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It’s quite the buzz phrase: results-based development. But what is actually meant by "results"? Here at CGD, we think of achieved, verified development outcomes, not outputs, i.e. children actually learning more in school as opposed to just more schools built, or fewer deaths from malaria as opposed to increased roll-out of bed nets, or real-time satellite data showing more areas of tropical forest still standing.
Former Vice President of Communications and Policy Outreach
In a new CGD Podcast I asked the same question of my guests, Dr. Raj Shah, former Administrator of USAID under President Obama, and Michael Gerson, former presidential speechwriter and Assistant for Policy and Strategic Planning under George W. Bush, and now a well-known columnist for the Washington Post. The two have reached across a generational and political divide to collaborate on "Foreign Assistance and the Revolution of Rigor," a chapter in the book Moneyball for Government, which underlines the importance of data-driven decision-making in development.
“Results are about, in my view, using American assistance to create human opportunity and to end extreme poverty around the world,” says Shah. “You just have to know what you’re trying to achieve, measure it with rigor and sophistication and make adaptations to ensure you’re delivering those results.”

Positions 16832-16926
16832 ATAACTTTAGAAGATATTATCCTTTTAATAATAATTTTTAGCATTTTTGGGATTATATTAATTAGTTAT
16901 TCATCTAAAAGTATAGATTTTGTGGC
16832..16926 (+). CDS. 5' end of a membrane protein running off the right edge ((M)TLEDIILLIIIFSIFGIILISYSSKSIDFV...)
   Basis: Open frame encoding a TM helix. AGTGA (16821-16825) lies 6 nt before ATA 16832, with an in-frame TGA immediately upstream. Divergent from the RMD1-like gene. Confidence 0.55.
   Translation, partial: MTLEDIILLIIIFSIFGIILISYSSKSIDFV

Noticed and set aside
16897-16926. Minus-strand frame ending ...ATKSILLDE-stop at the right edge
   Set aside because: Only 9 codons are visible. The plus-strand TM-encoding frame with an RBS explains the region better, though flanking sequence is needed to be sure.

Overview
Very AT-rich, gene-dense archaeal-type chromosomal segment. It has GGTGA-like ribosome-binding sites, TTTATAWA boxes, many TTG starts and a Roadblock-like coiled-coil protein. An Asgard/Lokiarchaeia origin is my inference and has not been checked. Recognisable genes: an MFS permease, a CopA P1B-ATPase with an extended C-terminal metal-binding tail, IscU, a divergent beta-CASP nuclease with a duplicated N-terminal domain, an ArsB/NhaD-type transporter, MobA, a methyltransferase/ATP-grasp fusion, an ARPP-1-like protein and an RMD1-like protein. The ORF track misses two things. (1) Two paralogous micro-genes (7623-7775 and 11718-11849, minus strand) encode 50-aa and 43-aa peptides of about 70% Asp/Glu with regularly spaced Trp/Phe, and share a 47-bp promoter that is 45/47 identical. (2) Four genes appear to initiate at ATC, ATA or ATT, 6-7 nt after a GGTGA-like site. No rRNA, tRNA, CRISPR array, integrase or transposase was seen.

Listen to the podcast to hear the response from Michael Gerson, who, during his years in the White House, helped create PEPFAR, President Bush’s celebrated scaling-up of efforts to tackle HIV/AIDS. How does Gerson know that initiative has achieved results?
“One of the most moving things I’ve ever seen in Africa were empty hospital beds,” he says of a visit to a rural clinic in Rwanda in recent years. Gerson recalls asking the head of the hospital how many patients were being treated for opportunistic infections related to AIDS. “We don’t have any,” Gerson recalls the man telling him.
CGD blog posts reflect the views of the authors, drawing on prior research and experience in their areas of expertise. CGD is a nonpartisan, independent organization and does not take institutional positions.
The four main recommendations of the Redesign Consensus: A Plan for US Assistance are to empower USAID as the lead independent aid agency, to create a full-fledged development finance institution, to establish a global development and humanitarian strategy, and to upgrade systems to better manage personnel, procurement, information, and evidence. This proposal concretely advances the dialogue between Congress, the administration, and civil society on reforming the US development architecture. It captures the main conclusions of a series of robust discussions among a diverse group of leaders, experts, and practitioners—and it represents a bold and comprehensive vision for a more coherent and modern development architecture.
In Congress, support for aid is often bipartisan, and the seriousness and quality of thinking about aid reform is often very high. Case in point on both fronts is new legislation introduced by US Senators Bob Corker (R-Tenn.) and Chris Coons (D-Del.) that would create the architecture and principles for a policy review and assessment of US contributions to multilateral institutions.